Big hitters join forces for new fuel cell venture

Two of the world’s largest commercial vehicle manufacturers are teaming up to form a joint venture for large-scale production of fuel cells.

Volvo Group and Daimler Truck AG have signed a preliminary non-binding agreement to establish the new venture as part of a shared vision of sustainable transport.

The intention is to develop, produce and commercialise fuel cell systems for heavy-duty vehicle applications and other uses.

Martin Daum, Chairman of the Board of Management Daimler Truck AG, said, “Transport and logistics keep the world moving, and the need for transport will continue to grow.

“Truly CO2-neutral transport can be accomplished through electric drive trains with energy coming either from batteries or by converting hydrogen on board into electricity.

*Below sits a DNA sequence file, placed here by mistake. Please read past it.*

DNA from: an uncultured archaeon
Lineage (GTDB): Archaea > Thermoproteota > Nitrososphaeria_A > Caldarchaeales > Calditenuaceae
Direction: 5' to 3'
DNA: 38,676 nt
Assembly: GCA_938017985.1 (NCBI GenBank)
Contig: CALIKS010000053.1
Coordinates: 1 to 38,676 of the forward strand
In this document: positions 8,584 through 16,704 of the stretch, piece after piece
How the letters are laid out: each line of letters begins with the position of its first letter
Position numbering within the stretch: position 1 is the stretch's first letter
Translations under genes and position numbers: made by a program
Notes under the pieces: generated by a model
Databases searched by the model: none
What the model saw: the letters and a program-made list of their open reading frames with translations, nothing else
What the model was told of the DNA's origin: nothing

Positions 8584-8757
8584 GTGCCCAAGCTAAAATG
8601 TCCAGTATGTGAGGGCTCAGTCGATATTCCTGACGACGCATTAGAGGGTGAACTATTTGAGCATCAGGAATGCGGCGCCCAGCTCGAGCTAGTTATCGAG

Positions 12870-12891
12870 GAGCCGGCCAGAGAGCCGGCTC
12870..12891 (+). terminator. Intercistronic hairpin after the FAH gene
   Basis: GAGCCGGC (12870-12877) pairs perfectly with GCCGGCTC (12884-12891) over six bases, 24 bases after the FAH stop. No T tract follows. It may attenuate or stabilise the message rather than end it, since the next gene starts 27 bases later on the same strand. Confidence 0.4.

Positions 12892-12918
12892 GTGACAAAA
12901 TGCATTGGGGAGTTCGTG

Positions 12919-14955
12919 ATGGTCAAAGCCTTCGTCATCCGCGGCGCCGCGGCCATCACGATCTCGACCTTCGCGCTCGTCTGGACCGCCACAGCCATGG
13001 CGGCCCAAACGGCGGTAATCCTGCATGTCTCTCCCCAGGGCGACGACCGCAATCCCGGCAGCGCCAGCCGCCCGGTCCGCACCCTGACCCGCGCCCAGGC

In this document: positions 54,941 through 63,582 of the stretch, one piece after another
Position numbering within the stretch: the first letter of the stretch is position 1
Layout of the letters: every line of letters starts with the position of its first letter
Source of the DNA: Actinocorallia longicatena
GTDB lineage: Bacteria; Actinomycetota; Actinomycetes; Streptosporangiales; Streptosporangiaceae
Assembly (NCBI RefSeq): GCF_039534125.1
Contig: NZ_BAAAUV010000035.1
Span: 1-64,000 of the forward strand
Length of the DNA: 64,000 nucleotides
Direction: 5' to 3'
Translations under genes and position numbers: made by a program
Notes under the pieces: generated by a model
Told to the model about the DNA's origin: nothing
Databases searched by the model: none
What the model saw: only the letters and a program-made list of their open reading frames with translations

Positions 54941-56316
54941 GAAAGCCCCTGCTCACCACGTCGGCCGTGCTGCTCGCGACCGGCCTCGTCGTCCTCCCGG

“For trucks to cope with heavy loads and long distances, fuel cells are one important answer and a technology where Daimler has built up significant expertise through its Mercedes-Benz fuel cell unit over the last two decades.

“This joint initiative with the Volvo Group is a milestone in bringing fuel cell powered trucks and buses onto our roads.”

Martin Lundstedt, Volvo Group President and CEO, added, “Electrification of road transport is a key element in delivering the so-called Green Deal, a carbon neutral Europe and ultimately a carbon neutral world.

“Using hydrogen as a carrier of green electricity to power electric trucks in long-haul operations is one important part of the puzzle, and a complement to battery electric vehicles and renewable fuels.

“Combining the Volvo Group and Daimler’s experience in this area to accelerate the rate of development is good both for our customers and for society as a whole.

“By forming this joint venture, we are clearly showing that we believe in hydrogen fuel cells for commercial vehicles. But for this vision to become reality, other companies and institutions also need to support and contribute to this development, not least in order to establish the fuel infrastructure needed.”